Parents’ Rights in Education

This content was last updated March 25, 2024, 8:28 p.m. UTC

Parents’ Rights in Education (PRIE) is a conservative parents advocacy organization and Southern Poverty Law Center designated hate group. Their advocacy is focused primarily on opposing what they deem as ‘critical race theory’ and ‘gender ideology’ in schools across the United States.

They are most notable for their training and advocacy work, which involves instructing conservative parents on how to run for school board or appeal to their school board to instate certain policies. Members of the organization have also testified in front of state politicians in favor of anti-trans bills.

Parents’ Rights in Education opposes sexualizing children by exposing them to gender ideology. Gender ideology includes discussing students’ “gender- identity,” pronouns, hormone therapy, or sex change medical procedures. Schools host drag queen events, change students’ pronouns on official school documents, refer to students by different names and pronouns, and provide them with sex change hormones, all without parental knowledge or consent.

From the PRIE website


Parents’ Rights in Education was founded back in 2011, originating as an Oregon-based group designed to promote conservative beliefs in school systems. In 2015, it was registered as a non-profit in Hillsboro, Oregon. Its various chapters emerged throughout the country in the years since, with the Alaska chapter, for instance, forming around 2020.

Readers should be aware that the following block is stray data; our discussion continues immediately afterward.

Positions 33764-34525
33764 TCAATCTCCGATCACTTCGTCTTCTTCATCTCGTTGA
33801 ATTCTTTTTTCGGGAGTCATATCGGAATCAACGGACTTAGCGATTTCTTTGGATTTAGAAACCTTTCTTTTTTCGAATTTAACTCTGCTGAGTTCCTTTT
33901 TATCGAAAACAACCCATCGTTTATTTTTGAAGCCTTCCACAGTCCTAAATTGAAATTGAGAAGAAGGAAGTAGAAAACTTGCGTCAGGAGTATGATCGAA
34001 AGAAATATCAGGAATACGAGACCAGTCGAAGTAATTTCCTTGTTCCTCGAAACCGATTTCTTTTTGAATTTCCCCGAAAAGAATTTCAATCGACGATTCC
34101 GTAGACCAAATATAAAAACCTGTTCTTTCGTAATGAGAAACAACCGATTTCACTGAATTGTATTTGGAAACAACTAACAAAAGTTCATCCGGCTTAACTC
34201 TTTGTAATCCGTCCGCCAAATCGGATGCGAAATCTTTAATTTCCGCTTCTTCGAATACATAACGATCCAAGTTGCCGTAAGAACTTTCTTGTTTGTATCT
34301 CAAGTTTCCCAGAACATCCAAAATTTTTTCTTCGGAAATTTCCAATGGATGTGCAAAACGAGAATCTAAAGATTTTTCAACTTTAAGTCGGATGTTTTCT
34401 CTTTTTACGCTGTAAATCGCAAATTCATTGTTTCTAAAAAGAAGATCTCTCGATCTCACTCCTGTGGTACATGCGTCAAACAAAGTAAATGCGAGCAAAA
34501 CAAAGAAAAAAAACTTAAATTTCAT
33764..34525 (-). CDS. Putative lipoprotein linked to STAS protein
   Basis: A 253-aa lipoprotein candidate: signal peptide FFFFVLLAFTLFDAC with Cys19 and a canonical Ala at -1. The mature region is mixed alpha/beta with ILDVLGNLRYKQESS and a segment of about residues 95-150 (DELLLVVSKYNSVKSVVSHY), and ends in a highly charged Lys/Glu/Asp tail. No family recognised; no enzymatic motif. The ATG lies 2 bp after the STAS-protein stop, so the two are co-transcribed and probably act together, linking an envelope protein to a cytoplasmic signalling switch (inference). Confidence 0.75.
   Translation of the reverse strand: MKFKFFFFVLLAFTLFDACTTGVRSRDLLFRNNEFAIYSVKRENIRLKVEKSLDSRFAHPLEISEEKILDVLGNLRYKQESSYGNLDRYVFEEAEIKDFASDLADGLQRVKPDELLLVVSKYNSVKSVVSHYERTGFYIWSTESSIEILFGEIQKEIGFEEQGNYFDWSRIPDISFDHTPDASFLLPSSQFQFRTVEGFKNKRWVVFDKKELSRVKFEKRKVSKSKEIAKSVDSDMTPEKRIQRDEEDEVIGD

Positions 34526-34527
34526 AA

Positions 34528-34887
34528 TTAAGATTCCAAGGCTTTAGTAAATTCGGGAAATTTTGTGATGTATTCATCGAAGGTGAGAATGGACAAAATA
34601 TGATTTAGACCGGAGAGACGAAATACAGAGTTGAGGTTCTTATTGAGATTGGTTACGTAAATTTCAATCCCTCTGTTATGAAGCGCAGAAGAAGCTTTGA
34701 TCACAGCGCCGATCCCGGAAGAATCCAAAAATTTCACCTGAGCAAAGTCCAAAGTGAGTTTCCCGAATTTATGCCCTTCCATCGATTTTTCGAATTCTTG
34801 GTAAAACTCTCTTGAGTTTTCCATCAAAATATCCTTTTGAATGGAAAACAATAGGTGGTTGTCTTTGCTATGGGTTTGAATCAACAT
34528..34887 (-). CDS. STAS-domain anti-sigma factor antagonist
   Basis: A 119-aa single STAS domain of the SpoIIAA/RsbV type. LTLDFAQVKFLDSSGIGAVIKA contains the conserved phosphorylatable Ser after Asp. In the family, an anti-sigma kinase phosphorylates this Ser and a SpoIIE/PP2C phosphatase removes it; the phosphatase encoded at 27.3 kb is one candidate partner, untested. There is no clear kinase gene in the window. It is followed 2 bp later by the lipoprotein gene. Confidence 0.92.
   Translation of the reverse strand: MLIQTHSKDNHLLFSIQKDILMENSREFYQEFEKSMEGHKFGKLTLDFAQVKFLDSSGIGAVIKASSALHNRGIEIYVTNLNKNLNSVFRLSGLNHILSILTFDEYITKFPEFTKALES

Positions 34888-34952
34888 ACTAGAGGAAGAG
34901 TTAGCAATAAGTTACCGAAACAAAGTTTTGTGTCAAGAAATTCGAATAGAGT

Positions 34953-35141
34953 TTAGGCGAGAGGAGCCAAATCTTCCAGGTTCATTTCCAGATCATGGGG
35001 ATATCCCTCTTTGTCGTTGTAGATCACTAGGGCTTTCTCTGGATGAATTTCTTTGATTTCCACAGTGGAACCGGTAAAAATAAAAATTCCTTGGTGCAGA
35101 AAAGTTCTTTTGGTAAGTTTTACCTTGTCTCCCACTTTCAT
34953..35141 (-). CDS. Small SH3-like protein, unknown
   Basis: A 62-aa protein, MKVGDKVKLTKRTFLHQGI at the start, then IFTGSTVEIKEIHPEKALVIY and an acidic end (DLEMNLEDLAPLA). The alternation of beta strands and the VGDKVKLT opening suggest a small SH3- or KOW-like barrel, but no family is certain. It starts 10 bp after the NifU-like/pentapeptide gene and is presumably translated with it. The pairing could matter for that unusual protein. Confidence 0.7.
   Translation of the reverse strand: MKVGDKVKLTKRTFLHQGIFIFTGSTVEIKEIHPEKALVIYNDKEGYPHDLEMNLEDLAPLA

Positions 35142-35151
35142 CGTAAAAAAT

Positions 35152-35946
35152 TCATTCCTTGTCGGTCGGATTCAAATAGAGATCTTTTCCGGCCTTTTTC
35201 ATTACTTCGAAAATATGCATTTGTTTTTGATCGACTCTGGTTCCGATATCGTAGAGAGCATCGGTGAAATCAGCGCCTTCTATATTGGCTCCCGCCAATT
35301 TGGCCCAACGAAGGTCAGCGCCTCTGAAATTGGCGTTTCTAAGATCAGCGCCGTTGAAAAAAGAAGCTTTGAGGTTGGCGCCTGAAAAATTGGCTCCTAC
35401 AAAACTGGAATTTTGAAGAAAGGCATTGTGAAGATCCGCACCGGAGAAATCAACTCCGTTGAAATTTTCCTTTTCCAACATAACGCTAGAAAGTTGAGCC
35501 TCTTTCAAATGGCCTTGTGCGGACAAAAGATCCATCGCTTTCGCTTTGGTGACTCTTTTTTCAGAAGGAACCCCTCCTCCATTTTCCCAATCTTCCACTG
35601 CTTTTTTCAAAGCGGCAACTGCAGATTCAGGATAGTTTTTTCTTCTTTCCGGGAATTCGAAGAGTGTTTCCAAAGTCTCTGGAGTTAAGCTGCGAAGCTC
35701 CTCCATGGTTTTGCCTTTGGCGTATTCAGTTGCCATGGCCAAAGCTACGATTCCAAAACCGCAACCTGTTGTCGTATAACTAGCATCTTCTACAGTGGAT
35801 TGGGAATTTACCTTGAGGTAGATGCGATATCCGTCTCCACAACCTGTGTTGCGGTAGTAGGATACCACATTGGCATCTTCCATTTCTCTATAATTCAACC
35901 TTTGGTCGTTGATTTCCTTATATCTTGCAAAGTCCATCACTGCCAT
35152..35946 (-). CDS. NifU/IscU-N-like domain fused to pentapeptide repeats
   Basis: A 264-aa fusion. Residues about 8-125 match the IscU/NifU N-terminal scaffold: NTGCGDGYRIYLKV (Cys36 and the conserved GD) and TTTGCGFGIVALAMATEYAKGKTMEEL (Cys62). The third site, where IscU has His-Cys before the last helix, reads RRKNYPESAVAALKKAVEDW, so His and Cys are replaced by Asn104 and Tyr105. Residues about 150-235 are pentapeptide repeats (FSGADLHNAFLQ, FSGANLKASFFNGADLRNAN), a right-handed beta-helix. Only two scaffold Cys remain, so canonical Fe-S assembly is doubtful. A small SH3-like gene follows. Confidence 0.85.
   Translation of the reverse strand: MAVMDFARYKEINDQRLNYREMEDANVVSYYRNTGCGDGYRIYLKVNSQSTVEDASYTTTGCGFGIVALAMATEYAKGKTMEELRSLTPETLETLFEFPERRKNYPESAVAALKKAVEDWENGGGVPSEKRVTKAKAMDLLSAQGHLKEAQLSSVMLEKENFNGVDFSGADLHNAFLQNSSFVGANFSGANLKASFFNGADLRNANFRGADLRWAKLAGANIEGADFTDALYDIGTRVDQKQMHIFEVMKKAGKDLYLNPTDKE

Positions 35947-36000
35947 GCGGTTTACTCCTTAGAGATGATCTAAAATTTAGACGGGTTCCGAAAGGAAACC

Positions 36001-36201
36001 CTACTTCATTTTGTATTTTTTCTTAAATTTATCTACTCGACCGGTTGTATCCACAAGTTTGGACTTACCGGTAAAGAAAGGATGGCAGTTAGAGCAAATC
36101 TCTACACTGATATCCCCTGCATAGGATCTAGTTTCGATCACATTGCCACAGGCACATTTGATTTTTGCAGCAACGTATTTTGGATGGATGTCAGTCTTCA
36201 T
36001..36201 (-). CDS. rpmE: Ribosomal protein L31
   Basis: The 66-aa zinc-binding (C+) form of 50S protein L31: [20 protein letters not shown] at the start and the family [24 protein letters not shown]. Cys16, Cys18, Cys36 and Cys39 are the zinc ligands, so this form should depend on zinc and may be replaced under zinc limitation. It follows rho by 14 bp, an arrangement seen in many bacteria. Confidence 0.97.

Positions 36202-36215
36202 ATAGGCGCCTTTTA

Of its stated purpose, PRIE states in its tax filings, “We represent millions of voices standing up for families united for natural parents rights in the K-12 education system.”


PRIE appears to get some of its income from the shop listed on their website, which lists merchandise like pins, coffee mugs, and sweatshirts. They also receive donations through their website and a partnership with the fundraising website GetLively.

Another notable source of income for PRIE is their membership program, known as 12 x 12. This program involved members paying $12 a month to the organization.

The organization received over $70,000 in revenue for 2022, of which just under $50,000 was spent on various expenses, including professional fees and printing, shipping & postage costs. Most of its expenses are listed as ‘other expenses,’ however, and as such are not available to view.

History of Anti-LGBTQ+ Activism

The majority of PRIE’s anti-trans activism comes in the form of campaigning members might do in their states or local school districts. The organization provides specific training detailing how parents can win their school board elections and advocate to their school board for policies that they support. They’re active in at least 20 states.

PRIE makes clear on its website what policies they support, including opposing things like ‘critical race theory’ and ‘gender ideology,’ which the executive director has likened to ‘indoctrination’ in public schools.

This is reflected in the content they post on their website, with sections for legislation, press releases, and articles. The content shared in these sections includes advocacy for book banning in libraries, claims that supporting trans folks leads to students pretending to be trans to beat up girls, claims that minor transitioning services are child genital mutilation, and support of anti-trans bathroom laws.

Anti-trans content is also featured on their various social media profiles, including Instagram posts that deny WPATH standards on transgender care, Facebook posts linking to conservative articles on transitioning, and YouTube videos on the harms of transgender care.

PRIE also has a podcast hosted by its executive director, Suzanne Gallagher. It features a variety of content that mirrors that which is seen on their website.

The director of PRIE’s Ohio chapter, Lisa Breedlove Chaffee, gave her testimony in favor of Ohio’s House Bill 8, a bill which would force teachers to out trans students to their parents.

Of the organization’s SPLC hate group designation, Gallagher said to Fox News "We consider it to be a badge of courage. That just means we’re doing our job.”

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